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If it came from a plant . . .

if it came from a plant, eat it, if it was made in a plant, don't by Michael PollanWhen it comes to quality of life, just about everyone agrees, having a sharp mind and clarity of thought is the most important health factor they want to retain as they grow older. When given a variety of “aging” scenarios, people would rather lose their mobility, than lose their mind.

That said, we’re not always putting our money where our mouth is (no pun intended); eating high amounts of sugar, processed foods and simple carbohydrates will literally starve your brain and set the stage for Alzheimer’s, dementia and as a bonus, heart disease. That’s right – the research is in and it shows the high sugar/carb diet that Americans have so joyfully embraced, totally skews the metabolic balance of the brain. Processed food loaded with sugar and high amounts of carbohydrate literally starves (and thus kills) your brains’ memory capabilities.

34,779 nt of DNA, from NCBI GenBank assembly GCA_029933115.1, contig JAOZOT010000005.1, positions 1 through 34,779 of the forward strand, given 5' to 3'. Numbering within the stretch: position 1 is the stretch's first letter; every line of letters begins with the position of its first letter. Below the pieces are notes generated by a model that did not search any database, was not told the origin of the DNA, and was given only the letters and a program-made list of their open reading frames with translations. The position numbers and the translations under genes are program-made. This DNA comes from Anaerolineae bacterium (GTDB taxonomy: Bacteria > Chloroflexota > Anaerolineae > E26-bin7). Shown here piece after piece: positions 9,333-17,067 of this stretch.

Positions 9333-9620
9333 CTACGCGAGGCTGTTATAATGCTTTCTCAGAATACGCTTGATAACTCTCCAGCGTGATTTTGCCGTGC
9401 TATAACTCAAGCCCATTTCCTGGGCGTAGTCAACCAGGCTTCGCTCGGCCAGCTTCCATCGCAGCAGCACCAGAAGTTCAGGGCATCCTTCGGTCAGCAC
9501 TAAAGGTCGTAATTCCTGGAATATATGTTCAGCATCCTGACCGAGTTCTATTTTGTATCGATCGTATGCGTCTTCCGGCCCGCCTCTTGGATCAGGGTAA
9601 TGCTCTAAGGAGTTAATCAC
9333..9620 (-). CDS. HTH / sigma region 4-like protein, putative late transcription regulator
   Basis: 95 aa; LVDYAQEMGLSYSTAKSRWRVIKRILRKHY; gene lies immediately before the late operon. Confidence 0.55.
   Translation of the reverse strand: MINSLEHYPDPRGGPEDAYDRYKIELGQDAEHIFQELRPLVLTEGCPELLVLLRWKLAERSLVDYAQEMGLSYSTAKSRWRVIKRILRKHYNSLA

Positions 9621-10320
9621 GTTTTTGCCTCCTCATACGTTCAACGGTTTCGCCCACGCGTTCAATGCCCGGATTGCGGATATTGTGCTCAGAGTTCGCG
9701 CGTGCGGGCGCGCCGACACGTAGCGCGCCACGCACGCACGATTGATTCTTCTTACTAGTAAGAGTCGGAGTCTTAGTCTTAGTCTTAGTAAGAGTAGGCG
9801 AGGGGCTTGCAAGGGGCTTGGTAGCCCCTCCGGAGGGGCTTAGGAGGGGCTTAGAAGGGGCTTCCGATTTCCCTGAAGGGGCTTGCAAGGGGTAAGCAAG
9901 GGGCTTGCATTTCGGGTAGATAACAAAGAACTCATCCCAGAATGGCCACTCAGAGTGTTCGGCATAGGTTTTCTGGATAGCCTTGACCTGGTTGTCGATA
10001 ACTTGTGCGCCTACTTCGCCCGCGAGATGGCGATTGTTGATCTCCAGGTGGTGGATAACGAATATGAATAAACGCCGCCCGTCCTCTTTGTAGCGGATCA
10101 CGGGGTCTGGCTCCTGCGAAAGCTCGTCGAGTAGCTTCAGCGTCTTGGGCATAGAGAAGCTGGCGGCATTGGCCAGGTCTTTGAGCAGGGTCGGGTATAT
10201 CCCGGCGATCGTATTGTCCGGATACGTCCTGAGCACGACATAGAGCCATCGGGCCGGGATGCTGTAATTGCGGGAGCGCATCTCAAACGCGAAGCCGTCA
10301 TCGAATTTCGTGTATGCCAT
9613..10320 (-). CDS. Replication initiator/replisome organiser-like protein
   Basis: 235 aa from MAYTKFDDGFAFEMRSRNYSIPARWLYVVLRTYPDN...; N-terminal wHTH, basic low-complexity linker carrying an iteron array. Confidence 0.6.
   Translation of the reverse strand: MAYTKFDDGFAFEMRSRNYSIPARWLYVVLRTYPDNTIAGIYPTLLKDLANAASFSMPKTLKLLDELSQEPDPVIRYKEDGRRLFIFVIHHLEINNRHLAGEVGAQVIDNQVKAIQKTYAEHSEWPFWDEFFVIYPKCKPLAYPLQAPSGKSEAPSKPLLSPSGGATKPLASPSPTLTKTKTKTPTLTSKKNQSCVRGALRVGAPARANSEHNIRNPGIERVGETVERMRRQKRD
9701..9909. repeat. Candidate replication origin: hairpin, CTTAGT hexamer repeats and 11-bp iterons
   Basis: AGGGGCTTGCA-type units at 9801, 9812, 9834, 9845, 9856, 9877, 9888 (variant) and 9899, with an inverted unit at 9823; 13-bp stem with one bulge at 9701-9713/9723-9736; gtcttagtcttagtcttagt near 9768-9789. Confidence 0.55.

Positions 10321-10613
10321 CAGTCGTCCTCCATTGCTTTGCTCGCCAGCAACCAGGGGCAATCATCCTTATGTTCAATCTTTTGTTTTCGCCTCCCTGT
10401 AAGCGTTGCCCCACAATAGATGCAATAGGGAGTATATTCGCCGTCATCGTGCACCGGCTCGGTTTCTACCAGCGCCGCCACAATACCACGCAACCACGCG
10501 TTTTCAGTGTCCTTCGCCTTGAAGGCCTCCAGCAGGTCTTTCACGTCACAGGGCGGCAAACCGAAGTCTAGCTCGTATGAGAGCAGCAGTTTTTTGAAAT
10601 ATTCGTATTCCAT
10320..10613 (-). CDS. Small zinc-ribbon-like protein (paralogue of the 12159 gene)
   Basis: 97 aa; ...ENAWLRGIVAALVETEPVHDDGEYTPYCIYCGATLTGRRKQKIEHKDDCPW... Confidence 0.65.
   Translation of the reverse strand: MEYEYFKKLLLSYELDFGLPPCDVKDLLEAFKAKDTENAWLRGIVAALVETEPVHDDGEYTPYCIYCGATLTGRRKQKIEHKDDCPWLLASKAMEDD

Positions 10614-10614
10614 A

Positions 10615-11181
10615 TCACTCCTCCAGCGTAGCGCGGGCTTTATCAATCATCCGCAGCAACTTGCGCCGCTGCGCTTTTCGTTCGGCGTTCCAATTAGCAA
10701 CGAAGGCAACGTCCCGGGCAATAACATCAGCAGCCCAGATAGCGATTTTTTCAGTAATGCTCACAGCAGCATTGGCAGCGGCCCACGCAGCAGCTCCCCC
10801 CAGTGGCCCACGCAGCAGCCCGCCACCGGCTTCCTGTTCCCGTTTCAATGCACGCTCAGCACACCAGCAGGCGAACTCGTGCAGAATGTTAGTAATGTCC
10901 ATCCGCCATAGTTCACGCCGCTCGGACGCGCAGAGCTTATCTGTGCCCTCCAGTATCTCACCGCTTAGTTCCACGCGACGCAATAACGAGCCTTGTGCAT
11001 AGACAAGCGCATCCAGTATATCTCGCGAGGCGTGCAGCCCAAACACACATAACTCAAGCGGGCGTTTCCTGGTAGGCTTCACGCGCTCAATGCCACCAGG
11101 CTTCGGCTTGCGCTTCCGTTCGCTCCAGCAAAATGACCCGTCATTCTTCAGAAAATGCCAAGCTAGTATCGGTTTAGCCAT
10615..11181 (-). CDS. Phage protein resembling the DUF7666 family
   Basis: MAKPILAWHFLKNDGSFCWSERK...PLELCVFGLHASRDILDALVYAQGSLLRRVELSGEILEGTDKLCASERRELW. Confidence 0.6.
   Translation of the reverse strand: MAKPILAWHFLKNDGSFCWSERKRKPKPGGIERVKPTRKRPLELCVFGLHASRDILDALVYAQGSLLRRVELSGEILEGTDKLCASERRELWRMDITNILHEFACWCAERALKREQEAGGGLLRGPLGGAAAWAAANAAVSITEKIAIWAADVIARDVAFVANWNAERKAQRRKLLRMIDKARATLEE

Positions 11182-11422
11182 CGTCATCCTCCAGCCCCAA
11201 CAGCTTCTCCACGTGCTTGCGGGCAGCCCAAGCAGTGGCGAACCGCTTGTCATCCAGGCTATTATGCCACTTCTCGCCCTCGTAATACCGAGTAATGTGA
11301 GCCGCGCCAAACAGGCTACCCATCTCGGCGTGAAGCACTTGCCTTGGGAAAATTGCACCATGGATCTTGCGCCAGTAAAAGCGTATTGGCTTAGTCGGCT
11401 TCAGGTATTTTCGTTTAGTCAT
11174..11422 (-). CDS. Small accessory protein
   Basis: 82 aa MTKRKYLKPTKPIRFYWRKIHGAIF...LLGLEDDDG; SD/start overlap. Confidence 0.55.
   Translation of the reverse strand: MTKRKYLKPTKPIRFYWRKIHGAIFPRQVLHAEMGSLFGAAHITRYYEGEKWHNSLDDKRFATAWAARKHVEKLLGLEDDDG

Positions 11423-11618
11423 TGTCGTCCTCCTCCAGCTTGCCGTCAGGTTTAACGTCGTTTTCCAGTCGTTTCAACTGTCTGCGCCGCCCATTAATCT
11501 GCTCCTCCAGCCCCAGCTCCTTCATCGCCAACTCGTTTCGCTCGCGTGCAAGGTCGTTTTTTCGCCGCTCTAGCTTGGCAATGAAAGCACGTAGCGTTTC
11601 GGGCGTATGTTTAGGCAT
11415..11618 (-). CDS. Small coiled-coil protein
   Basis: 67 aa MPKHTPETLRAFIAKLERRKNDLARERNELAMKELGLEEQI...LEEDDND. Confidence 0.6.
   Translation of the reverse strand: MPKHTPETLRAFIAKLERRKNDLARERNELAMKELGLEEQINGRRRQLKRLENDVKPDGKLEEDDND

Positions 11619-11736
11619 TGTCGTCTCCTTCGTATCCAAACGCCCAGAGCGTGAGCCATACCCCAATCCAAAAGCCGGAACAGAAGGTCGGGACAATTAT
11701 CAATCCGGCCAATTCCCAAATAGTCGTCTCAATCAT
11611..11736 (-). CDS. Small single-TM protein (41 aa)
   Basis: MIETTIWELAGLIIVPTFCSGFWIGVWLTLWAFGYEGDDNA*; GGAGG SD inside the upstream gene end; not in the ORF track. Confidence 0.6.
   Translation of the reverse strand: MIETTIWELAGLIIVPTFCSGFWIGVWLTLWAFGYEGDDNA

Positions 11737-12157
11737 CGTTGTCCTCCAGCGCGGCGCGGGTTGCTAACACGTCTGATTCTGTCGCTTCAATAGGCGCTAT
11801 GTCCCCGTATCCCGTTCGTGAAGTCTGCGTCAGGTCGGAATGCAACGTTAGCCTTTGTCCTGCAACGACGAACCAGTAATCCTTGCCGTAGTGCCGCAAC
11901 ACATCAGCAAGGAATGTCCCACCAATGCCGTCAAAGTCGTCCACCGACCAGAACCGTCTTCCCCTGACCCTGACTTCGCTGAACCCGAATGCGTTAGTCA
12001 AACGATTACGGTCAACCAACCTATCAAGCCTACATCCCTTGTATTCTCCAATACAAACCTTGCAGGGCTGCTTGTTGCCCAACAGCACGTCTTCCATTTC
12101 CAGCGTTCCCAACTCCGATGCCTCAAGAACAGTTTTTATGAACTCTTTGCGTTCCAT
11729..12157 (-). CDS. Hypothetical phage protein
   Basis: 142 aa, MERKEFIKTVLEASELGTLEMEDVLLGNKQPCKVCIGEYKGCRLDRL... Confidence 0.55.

The overall effect is a complex process, but the crux of it centers on brain-produced insulin and the protein ADDL; excess sugar causes ADDL to increase in your brain, which causes memory to deteriorate. This is why studies show, diabetics have twice the probability of ending up with Alzheimer’s.

So what is the answer to reduce your risk of Alzheimer’s and dementia? For once I can actually say there is a one-size-fits-all solution. That would be to greatly reduce eating sugar, processed foods and tons of simple carbs, and replace them with healthy fats (which is what our brain thrives on) like avocados, nuts, seeds, coconut oil and grass-fed pastured butter.

healthy fats fish, olive oils, nutsWhaaaat? Did I just tell you to replace sugar and carbs with fat-based “fattening” food? Yes indeed; your body knows exactly what to do with real, healthy fat – it uses it as fuel, and most specifically, brain fuel. It’s the overload of sugar, carbs and other highly processed foods that your body can’t deal with, and ultimately stores as body fat, spikes your blood sugar/insulin levels, and kills your memory. Of course, it goes without saying that substituting in lots more colorful veggies would be a great benefit too.